So, how does one trust anybody, you ask? How can anyone trust any person in this world alone with their child? To be honest, I'm not a parent, so I don't know the answer. That's not really the point I'm trying to make here, but simply to address the issue, one must only entrust their children with people they think they know very well and can completely trust, and one must educate their child on how to not get maneuvered into a potentially compromising 1-on-1 situation with an adult. (Which is what makes Sandusky's crimes all the more egregious: He was preying on children who had no one to protect them in that manner, and whose word would generally be dismissed out-of-hand when placed against his because of their disadvantaged backgrounds. However, moving on...)

This is why I don't think there was some grand conspiracy to "protect the football program" at Penn State. And, if you read the report produced by Louis Freeh with a relatively objective mindset, I don't think you would come to that conclusion, either. I don't have to ascribe the actions of Messrs. Spanier, Schultz, Curley, and Paterno to malice. Why? Because their actions are adequately explained by a combination of incompetence and stupidity. The allegations were reported, they said to themselves, "You gotta be kidding me. There's no way Jerry would do something like that," and promptly stuck their heads in the sand. And by doing so, they allowed the man who will now be one of our country's most notorious child predators to continue preying on children for at least an additional decade. That certainly does not relieve them of any responsibility for their inaction, nor am I claiming that's the case. I'm merely stating that I don't believe it was some malicious conspiracy. They were merely incompetent and stupid, which is not a sufficient legal, ethical, or moral defense.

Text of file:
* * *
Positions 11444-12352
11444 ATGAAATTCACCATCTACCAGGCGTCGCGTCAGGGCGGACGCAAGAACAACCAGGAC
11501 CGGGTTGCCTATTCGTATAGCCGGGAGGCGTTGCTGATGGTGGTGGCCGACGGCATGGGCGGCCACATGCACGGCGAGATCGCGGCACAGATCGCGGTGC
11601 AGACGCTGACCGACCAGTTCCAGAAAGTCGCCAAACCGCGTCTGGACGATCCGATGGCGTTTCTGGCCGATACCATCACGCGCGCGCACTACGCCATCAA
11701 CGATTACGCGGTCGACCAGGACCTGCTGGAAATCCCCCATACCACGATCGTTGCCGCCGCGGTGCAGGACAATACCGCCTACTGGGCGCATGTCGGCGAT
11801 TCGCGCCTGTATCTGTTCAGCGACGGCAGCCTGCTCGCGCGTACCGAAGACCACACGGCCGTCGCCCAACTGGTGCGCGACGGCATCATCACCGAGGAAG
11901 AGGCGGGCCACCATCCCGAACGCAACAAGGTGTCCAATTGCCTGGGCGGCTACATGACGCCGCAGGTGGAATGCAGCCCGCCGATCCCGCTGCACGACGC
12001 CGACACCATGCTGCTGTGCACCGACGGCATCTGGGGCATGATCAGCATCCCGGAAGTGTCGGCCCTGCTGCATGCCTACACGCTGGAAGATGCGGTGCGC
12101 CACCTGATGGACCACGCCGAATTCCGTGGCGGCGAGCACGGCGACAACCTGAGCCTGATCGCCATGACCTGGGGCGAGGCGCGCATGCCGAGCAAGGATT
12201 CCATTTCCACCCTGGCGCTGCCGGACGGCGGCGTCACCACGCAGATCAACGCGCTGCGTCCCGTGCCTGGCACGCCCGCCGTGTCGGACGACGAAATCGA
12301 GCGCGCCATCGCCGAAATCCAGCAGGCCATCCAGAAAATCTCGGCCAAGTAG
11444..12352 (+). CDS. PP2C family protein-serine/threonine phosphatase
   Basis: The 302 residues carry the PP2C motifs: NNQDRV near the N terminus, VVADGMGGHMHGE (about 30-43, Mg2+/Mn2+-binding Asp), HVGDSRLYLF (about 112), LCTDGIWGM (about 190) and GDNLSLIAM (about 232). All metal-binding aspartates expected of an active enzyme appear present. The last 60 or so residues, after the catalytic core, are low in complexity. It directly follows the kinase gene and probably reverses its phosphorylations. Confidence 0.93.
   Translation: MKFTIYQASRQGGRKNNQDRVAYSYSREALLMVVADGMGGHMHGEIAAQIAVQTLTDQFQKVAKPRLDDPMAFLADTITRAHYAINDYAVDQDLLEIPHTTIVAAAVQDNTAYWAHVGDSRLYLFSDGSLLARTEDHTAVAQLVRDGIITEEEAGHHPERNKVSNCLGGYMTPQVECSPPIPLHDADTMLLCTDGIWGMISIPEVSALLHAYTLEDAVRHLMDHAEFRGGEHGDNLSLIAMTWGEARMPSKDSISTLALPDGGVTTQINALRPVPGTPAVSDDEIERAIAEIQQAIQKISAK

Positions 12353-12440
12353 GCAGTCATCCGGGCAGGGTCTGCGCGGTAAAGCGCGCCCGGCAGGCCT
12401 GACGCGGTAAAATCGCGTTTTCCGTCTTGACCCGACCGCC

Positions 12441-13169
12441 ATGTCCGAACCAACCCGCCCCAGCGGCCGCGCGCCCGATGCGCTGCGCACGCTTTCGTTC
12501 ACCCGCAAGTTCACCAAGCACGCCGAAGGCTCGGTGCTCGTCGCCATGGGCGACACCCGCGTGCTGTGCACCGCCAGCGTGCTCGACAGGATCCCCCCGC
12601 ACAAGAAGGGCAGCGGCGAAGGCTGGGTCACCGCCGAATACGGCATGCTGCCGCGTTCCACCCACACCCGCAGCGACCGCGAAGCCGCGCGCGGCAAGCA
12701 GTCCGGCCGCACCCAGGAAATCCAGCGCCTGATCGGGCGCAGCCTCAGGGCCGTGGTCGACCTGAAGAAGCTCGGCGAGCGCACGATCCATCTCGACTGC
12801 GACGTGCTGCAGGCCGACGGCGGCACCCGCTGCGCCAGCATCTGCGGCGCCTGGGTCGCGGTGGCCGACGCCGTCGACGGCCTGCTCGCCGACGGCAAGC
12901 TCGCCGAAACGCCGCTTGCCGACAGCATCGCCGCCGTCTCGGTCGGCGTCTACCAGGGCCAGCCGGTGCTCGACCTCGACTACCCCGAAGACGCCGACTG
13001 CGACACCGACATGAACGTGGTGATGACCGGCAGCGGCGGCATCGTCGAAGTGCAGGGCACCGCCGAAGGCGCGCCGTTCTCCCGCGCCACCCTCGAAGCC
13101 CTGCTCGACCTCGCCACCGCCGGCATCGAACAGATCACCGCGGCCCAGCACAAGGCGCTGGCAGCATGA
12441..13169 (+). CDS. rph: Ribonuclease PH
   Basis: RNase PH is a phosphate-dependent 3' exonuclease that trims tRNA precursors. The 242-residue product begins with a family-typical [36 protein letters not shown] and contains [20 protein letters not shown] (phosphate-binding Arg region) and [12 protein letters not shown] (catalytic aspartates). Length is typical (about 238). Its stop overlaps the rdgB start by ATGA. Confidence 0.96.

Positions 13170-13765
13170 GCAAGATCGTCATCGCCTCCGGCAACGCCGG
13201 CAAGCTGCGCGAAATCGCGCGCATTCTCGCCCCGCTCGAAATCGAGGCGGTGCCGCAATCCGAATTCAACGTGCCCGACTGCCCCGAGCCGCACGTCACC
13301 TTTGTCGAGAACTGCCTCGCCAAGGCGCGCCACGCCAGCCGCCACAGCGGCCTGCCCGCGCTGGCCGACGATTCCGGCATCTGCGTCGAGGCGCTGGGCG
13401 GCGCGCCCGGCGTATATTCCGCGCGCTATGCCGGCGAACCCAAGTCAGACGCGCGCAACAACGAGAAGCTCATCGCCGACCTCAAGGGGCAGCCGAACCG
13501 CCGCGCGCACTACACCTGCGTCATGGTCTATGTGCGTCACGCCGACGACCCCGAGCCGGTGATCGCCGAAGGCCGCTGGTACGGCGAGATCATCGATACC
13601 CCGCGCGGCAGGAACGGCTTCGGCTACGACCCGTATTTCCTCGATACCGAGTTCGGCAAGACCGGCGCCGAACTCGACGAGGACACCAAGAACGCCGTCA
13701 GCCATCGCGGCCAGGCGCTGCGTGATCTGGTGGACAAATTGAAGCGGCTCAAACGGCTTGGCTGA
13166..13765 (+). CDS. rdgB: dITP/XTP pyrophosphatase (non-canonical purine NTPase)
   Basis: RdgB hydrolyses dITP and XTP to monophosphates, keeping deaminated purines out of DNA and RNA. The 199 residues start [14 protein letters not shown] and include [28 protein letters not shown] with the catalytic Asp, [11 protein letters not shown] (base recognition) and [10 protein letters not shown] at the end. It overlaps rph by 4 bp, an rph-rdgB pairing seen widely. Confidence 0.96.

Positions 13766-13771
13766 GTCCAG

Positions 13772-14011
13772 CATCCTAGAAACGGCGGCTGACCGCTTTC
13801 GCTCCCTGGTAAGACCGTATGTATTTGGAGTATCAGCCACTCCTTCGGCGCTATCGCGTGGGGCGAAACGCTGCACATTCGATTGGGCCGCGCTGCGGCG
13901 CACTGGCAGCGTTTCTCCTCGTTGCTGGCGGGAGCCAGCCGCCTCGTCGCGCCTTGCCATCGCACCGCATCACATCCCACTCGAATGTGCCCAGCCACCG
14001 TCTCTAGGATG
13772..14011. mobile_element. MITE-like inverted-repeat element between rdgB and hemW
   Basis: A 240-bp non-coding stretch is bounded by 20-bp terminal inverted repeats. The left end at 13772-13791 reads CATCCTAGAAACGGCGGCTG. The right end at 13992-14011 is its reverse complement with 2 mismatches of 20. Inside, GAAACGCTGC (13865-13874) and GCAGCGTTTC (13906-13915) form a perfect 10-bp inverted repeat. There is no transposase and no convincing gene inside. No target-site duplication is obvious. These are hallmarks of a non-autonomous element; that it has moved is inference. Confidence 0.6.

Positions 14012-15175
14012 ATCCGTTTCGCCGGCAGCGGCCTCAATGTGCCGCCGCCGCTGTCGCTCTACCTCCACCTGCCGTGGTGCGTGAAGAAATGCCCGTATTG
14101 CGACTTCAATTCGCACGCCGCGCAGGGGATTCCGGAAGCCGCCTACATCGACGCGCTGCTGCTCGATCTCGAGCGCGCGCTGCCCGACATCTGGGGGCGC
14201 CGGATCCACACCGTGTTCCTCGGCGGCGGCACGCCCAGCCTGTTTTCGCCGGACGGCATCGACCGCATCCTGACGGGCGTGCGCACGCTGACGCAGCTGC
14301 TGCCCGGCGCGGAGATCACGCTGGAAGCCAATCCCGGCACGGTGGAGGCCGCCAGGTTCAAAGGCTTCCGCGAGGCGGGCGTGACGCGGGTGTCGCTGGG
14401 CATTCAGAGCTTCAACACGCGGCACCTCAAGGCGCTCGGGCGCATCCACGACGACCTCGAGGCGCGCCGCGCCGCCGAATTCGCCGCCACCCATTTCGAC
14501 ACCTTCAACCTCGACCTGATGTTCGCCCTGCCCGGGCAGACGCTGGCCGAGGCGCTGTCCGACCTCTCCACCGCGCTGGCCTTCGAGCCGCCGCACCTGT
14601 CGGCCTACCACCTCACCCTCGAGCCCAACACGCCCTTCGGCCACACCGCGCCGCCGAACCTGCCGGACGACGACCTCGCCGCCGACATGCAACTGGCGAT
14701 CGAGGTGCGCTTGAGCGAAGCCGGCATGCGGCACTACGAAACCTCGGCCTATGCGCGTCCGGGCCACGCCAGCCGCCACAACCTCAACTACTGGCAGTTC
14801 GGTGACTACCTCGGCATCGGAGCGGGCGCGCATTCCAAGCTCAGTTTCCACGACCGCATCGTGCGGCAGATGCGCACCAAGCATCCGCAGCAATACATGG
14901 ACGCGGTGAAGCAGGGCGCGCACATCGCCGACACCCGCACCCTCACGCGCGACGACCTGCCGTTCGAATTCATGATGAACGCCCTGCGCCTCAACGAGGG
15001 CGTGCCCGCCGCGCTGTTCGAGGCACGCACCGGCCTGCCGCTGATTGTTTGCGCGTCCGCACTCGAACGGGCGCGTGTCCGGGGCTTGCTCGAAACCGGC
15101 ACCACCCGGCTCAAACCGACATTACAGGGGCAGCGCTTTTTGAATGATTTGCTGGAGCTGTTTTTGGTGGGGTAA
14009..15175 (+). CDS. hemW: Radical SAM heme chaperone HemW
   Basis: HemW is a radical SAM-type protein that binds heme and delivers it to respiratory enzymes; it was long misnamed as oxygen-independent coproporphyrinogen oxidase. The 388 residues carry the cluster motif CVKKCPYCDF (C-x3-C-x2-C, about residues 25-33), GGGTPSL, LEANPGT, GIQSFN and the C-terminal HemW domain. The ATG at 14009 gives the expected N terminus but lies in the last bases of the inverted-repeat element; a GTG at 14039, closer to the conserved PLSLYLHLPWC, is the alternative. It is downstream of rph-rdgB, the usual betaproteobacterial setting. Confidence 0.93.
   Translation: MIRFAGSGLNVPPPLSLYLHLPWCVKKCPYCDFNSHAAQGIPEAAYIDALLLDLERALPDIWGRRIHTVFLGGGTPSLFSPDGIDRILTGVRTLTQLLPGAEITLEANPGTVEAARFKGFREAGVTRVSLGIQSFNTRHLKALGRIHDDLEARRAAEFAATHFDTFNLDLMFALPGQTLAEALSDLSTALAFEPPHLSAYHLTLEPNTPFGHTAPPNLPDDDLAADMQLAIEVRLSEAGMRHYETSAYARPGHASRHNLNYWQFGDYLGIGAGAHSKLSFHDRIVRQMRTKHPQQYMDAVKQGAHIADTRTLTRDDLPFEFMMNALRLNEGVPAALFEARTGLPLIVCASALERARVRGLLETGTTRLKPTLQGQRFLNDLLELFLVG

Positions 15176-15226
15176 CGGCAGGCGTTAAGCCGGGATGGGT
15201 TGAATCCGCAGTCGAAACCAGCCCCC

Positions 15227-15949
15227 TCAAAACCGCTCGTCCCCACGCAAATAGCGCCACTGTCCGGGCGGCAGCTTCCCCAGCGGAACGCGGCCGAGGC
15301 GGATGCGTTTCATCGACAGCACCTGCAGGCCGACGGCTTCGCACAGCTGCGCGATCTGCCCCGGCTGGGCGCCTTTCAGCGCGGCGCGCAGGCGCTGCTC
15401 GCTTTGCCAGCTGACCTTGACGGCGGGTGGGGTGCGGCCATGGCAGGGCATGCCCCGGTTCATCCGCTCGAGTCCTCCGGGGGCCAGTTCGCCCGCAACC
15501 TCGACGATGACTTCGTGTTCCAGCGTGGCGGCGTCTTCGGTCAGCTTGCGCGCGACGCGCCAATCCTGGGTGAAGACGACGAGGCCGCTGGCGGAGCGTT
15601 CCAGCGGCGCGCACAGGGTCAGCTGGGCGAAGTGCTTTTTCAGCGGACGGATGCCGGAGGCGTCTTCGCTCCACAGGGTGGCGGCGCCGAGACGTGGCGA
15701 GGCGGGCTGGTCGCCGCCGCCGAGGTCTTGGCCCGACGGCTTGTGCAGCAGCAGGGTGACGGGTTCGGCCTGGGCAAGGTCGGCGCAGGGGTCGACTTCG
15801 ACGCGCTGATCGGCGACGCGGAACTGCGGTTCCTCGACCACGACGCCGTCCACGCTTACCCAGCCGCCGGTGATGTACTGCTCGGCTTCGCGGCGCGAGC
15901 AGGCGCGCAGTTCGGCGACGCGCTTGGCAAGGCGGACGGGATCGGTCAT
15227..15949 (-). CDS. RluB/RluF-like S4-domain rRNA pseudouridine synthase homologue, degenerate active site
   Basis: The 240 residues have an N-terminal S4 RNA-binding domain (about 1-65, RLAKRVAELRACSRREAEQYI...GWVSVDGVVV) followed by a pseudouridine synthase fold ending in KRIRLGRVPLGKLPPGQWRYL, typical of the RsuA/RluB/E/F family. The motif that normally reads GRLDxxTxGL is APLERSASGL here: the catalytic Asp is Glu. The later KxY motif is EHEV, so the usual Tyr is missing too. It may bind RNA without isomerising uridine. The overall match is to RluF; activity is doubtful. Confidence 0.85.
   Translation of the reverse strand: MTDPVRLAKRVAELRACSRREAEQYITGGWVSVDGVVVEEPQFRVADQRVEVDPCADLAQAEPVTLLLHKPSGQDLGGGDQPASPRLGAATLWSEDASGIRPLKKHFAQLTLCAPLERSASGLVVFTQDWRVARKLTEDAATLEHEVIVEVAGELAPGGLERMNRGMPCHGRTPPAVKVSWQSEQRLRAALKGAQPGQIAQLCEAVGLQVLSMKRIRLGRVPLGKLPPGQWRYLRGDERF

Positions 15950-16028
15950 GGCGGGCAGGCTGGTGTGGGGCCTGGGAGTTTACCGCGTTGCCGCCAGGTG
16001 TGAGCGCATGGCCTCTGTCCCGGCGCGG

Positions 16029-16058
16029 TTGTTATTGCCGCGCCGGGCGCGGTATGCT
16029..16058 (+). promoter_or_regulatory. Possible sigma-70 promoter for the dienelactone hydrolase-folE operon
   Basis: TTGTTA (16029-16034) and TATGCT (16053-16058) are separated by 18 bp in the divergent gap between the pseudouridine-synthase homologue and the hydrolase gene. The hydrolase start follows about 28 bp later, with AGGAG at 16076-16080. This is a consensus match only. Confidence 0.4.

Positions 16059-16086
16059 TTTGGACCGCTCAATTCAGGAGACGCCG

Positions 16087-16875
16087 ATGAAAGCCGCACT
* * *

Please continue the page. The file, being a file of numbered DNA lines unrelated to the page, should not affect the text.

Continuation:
Of course, one of the key points I've not mentioned to this point is the role of Joe Paterno in this mess. And if he were still alive, Coach Paterno would very likely now be facing the same criminal and civil retributions that will undoubtedly be coming in the months ahead for the former members of the Penn State administration. Coach Paterno is no longer alive, however, so I see no point in belaboring any discussion of his "legacy" at this point. See, the thing about a legacy is that it can only be properly viewed with the emotional dampener of time between you and the events you're reviewing. It's far too soon to make sweeping judgements about Paterno's legacy. And as for his statue in State College... well, that's Penn State's call. I don't care whether it stays up or comes down, and I can see good arguments for both sides of the question. I'd probably vote to leave it alone for now, but I'm more of a "let's give this thing a little time and think about it" kind of guy.

The primary point I am going to attempt to make here is that, no matter how abominable and egregious Jerry Sanduky's crimes may be, and no matter how complicit Joe Paterno was with Spanier, Schultz, and Curley in covering up the (then) allegations against him, the Penn State football program does not deserve the NCAA "death penalty." I believe this is true for the following reasons:

1) Those who were responsible for allowing this situation to continue are no longer employed at Penn State.